10 Interesting Facts About a Standard Deck of Playing Cards
1. The Largest Producer of Playing Cards
The United States Playing Card Company (USPC), located in Cincinnati, Ohio, is the world’s largest producer of playing cards. The company was founded in 1867. USPC vends over 100,000,000 decks of playing cards annually. The company produces Aristocrat, Aviator, Bee, Bicycle and Hoyle brand cards. It also produces playing cards for popular brands and names like Coca-Cola, Mickey Mouse, Harry potter and Mr. Potato Head.
2. When Were Playing Cards First Used?
Another interesting fact about a deck of playing cards is that the first recorded account of their use was in the Orient, sometime in the 12th century. The Chinese replaced their bone or ivory playing cards (tiles) they used to play the game of Dominos with, with a heavy paper kind of playing cards.
3. Where Did the Four Suits Originate From?
The four suits in a standard deck of playing cards is thought to have originated in the Middle East. The suits started out as being coins, cups, swords and sticks. These suits evolved into today’s playing card suits with the coins now being diamonds; the cups, which stood for “love”, turning into hearts; the spades replaced the swords, and the sticks are now clubs.
4. How French Playing Cards Got Their Face Card Designs
5. Why Is the Ace of Spades Different Looking?
Playing cards was a popular form of entertainment in France. The rulers saw a way to make more money by taxing the Ace of Spades, and only that card in the deck. Aces were given the most open space so they could be stamped showing that the tax had been paid.
Today, card manufacturers use the space to print their company information in, including trademark information.
6. They’re Not Playing With a Full Deck!
Have you ever heard this phrase, or said it about someone yourself? Nowadays, this phrase is generally used to describe a person who isn’t completely in their right mind.
An interesting fact about a deck of playing cards is, it actually generated this phrase. To avoid paying the tax that was tacked onto the Ace of Spades, people wouldn’t buy that card when they bought a deck of playing cards. So, they were playing traditional games that required using 52 cards with only 51. It was said they weren’t “playing with a full deck” or they were foolish for doing so.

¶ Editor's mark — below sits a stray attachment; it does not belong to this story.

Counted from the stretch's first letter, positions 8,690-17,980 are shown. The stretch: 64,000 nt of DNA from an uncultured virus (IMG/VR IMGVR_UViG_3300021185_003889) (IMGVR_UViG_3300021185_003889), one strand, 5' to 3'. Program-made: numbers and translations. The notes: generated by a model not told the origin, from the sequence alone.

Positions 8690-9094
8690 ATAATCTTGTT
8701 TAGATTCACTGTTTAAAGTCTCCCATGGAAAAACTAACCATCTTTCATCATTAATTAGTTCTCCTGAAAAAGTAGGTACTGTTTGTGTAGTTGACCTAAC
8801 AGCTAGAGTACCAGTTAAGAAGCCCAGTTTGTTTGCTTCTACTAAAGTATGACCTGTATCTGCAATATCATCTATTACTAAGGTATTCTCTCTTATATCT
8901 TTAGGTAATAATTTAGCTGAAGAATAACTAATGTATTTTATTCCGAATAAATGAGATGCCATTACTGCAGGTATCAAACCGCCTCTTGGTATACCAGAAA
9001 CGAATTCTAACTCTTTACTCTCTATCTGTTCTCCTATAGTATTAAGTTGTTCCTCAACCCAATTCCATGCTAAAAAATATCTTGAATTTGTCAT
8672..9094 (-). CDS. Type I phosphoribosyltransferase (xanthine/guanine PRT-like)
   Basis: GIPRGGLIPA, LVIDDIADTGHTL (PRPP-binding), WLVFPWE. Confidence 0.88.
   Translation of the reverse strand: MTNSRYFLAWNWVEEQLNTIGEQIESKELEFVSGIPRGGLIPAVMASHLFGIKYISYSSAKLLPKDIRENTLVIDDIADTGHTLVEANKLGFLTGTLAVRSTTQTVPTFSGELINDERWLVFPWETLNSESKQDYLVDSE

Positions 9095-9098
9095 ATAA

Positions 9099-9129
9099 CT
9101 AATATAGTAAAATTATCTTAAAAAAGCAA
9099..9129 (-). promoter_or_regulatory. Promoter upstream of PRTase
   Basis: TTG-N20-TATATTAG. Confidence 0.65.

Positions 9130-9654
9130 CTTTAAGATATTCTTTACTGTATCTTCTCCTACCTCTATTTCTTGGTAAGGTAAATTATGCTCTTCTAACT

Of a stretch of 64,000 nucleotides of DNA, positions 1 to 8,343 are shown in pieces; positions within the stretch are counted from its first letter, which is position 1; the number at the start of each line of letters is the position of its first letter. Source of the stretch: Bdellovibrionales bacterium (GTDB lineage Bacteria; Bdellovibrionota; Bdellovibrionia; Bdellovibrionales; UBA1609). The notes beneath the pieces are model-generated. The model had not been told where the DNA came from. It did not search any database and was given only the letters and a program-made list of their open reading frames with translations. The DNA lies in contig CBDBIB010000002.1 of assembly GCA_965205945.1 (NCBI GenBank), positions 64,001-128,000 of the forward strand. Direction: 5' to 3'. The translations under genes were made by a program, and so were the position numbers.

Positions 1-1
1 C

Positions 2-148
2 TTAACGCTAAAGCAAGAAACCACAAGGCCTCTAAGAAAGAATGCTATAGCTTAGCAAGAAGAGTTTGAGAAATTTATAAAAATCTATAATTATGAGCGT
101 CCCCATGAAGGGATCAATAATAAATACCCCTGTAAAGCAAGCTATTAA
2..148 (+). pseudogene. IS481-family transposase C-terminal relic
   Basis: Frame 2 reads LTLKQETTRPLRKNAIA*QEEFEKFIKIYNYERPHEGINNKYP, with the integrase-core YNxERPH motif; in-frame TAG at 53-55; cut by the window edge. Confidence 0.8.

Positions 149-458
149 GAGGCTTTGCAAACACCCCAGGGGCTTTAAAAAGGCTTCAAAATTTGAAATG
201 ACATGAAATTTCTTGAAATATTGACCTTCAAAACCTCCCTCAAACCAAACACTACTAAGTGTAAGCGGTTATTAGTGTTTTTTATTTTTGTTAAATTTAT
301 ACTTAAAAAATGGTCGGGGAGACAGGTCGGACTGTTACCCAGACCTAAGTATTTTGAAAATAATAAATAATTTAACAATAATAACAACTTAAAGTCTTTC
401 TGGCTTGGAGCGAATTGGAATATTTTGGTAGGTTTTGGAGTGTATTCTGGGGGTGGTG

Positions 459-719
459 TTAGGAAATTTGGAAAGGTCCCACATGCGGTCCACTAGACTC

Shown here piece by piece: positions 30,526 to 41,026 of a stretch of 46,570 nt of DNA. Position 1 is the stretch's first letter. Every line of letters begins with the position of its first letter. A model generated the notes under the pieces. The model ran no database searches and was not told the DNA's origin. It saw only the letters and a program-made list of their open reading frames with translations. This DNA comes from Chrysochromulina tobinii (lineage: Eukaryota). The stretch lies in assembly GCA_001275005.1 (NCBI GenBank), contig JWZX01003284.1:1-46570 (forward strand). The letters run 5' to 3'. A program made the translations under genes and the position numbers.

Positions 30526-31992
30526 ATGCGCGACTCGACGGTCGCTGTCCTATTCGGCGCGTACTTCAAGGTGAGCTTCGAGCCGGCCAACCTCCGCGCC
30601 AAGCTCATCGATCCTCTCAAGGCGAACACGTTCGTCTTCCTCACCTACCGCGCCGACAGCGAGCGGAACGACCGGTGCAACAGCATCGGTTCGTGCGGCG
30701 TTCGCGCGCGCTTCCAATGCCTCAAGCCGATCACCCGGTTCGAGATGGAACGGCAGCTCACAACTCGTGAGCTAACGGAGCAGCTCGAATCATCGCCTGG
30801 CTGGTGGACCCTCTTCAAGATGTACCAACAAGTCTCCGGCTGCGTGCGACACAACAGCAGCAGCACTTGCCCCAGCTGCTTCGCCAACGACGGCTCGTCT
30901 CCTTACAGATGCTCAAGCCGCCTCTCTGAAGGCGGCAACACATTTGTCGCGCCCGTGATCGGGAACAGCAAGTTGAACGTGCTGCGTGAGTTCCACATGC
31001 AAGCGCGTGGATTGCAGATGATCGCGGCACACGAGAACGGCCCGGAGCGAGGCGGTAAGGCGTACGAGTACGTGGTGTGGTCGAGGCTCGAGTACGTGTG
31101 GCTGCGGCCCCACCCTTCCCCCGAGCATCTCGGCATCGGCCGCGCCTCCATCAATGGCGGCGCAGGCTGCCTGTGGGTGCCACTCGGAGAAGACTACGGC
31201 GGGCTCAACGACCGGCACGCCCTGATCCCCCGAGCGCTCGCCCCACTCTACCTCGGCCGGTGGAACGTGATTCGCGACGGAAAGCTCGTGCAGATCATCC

7. What Do the Patterns on Card Backs Mean?
An interesting fact about a deck of playing cards is that usually playing cards have differentiable patterns on the backs of the cards. Unless the cards have advertising or pictures on the backs, that is. Each card manufacturer has their own unique pattern they place on their cards. The normal colors you’ll see these patterns printed in are red and blue.
8. Building Houses With Playing Cards Is Also a Favorite Pastime
Besides playing card games, building houses out of playing cards or “Cardstacking” is a favorite pastime for many people. A man named Bryan Berg has turned this pastime into a career. He earned the Guinness World Record for the “world’s tallest card tower” in 1992. Since then, Berg has won even more honors for building higher towers. His highest to date measured 25 feet, 3.5 inches. Bryan Berg used 2,400 decks of playing cards to build this huge tower with.
9. Playing Cards Assisted American Prisoners Escape During the War
An interesting fact about playing cards is that specially-constructed decks were sent to American soldiers who were being held in German camps during World War II. The United States Playing Card Company collaborated with the government in the production of these cards. What made these cards so unique was, once they became wet, they peeled apart. Inside, the prisoners found parts of maps that would lead them to freedom.
10. The Ace of Spades Assisted the U.S. Troops in Vietnam Too
In 1966, when the Vietnam War was raging on, two United States lieutenants contacted the United States Playing Card Company. The two officers wanted decks of playing cards that consisted of nothing more than Aces of Spades. The aces were used as part of a psychological warfare against the Viet Cong. You see, when the French used cards to foretell the future, the Aces of Spades forewarned of death. The Viet Cong were superstitious, and just seeing this card made them fearful. Thousands of Aces of Spades were dispersed throughout the jungles to make the enemy leave in fear.